Tamara: Yeah. Yeah, it is fantastic. And then we have another company that I love, that I’m on the board of as well. It’s very new. We just invested in them. It’s called FortressIQ. And they kind of, I don’t know how to explain it in a simple way, but I’ll try. They kind of automate the RPA process, and they’ll probably get mad at me for the way I’m going to describe this. But if you think of it as somebody in accounts payable, accounts receivable, that they’re doing virtually the same thing over and over again. How can you automate that? They don’t generate the bot, so they’re not in the business of creating a bot, but what they are able to do is use computer vision machine learning and actually understand what the process is that can be repeated. And then they will highlight what can be repeated. They’ve got some huge customers, big enterprises that are just trying to do more automation and their technology is phenomenal. And so, they’re really taking off. So, if you think about the business of RPA, where people would go out and they’re trying to redo processes and they hire these third-party consultants that take a year or two to get you to audit, refine your processes, his does it for you. So, it understands exactly what the users are doing and it comes up with, here are the things that are repeatable, that you can go create a bot for and do that. And you can use those, that staff now in more important areas. They’re not a company that says, “Oh, you can go reduce your hiring or have less people working.” They basically said, “Just use those people in other areas where you need growth or where you need more attention. And just some of these simple processes that we can automate for you, let us take care of that.” So, they’ve been on fire, as well.
Scott: That is, the name sounded really familiar. So, I checked and they, in fact, we talked to them in December, like six months ago. I remember thinking it was really cool, because we’re still a small company, but we’ve automated a ton of the accounting stack. And so, a lot of stuff we build plugs into QuickBooks and automated transaction recognition and labeling and things like that. But that, what you’re talking about is the next frontier where you’re automating people’s workflow, that maybe no one’s ever documented ever. They just have a job. You hire them to do the job. You know the job gets done, you just don’t know how they’re actually doing it. That makes a lot, a lot of sense to me.
Tamara: Yeah. Exactly. Exactly.
Scott: Are both those series A’s or those mid stage companies, or, how did you?
Tamara: Yeah. FortressIQ is still early. That was a series A. So yeah, that was a series A. PandaDoc, we invested in as a series B, but it was, I would still say, relatively early stage. They’re kind of on fire, so they’re definitely not early stage anymore.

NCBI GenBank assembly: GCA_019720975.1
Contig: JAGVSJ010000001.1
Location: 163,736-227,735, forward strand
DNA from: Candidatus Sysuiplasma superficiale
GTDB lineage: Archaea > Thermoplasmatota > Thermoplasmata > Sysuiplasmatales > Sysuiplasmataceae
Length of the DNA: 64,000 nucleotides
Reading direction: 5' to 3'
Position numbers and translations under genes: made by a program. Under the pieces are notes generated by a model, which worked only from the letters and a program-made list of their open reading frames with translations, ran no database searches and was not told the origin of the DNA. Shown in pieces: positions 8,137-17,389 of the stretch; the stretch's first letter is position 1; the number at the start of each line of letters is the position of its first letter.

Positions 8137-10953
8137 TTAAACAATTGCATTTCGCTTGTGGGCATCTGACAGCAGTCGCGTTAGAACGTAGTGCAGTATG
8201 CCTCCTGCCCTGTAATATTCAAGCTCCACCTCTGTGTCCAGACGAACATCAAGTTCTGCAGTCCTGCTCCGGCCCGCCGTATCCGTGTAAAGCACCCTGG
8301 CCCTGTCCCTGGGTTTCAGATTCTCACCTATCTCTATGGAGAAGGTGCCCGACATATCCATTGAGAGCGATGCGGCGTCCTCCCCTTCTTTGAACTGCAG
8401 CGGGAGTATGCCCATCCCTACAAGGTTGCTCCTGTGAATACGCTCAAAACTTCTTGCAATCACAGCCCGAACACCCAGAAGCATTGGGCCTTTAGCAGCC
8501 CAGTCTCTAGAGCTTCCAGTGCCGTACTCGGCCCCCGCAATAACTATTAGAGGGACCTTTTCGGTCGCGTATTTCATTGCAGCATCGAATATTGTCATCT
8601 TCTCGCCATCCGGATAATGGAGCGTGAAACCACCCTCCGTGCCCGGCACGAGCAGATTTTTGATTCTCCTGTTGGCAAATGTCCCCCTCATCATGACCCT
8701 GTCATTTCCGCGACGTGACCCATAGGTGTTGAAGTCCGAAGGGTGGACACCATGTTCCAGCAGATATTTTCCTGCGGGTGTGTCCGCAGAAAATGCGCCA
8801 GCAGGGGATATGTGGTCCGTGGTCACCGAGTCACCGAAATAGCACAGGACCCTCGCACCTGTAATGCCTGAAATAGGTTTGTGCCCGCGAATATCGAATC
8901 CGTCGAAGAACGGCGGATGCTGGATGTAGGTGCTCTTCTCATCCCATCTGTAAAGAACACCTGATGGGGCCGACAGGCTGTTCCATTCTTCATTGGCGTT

Scott: Yeah.
Tamara: But yeah. And some others that we have done series A, where we’ve led. One I’m also on the board of is completely different. It’s called SpyCloud. And they basically understand what’s happening on the dark web. So-
Scott: Oh, wow.
Tamara: They have technology and the ability for them to know what’s happening before everything else, before all the stuff gets out there and this security breach happens. They’ve also been a company that’s just been, had crazy growth and been able to take advantage of that space. And they’re a good example. So, people can understand it, is there’s this company Credit Karma. In fact, I think they just got bought by Intuit. You can subscribe to their service and they’ll basically protect your identity. And so, behind that is SpyCloud. So some of the technology they’re using to make sure you and I, our identity is protected, is SpyCloud. And you could actually go to their website now and just type in, they ask you for a little bit of personal information, you could type it in and it’ll tell you where your password is known on the dark web.
Scott: Yeah.
Tamara: Very cool. And I think they’ve got a long future in protecting people and their identity as a whole. Not just your password, but think about your whole identity and making sure.
Scott: Yeah. I hear you. I subscribe to something like that, too and I’m forgetting. Oh, LifeLock and it’s so, but I’m sure SpyCloud may even power LifeLock, because it is so powerful to get that little notification and be like, someone checked out your social security number. And you get a little freaked out and then you’re like, okay, let’s figure this out.
Tamara: And it’s interesting because while your social security number is critical, the issue in how they get that is usually because somebody has your password, right? Somebody has your password and they know how to get into your accounts, or they understand the makeup of your identity so they can get into your accounts. So, they’re doing a great job. They do it at the enterprise level mostly. What they’re doing is working with the likes of, think of just about any big company and making sure that the employee data doesn’t get out there as well.
Scott: Oh, that’s nice.
Tamara: They started out on the enterprise, but it’s taken off on the consumer side as well. So, they’ve got a new focus on that to start to work with companies who want to offer it as a service on the consumer side. They wouldn’t offer it themselves, but they would do it through partnerships like Credit Karma.
Scott: Yeah. That makes sense. Well, you’ve been a pleasure to talk to. You have such a great experience and now you’re at a powerhouse VC fund. Before we finish up, what is M12’s, where’s the funding come from it? What check size do you like to write? Any other background info on M12 you can share?
Tamara: Yeah. So, our funding comes from Microsoft, so on our balance sheets. That’s our only LP, if you like, if you want to look at it from that perspective. We love series A early. We want to get in early. Check size, five to 15 million. We’ve done even bigger, but that’s kind of our sweet spot in that range. Enterprise SAS seems to be a really good space for us, but we do venture outside of that a little bit. And we just got our office in India going about eight, 10 months ago. So now we have a leader there that’s helping us invest in the Indian market. We opened our India office and we opened our London office recently. So, our focus, we are expanding, going global and just adding more investors to our team and continuing to invest in those early stage startups.
Scott: I love it. Well, thank you so much for coming by. I really appreciate it. You have a great day and hopefully, we can send a few Kruze clients to M12 and you can take a look.
Tamara: Thank you so much. It was great talking with you.
Singer: (singing) So when your troubles are mounting and the tax are accounting, you go to Kruze. From Founders and Friends. It’s Kruze Consulting. Founders and Friends with your host, Scotty Orn.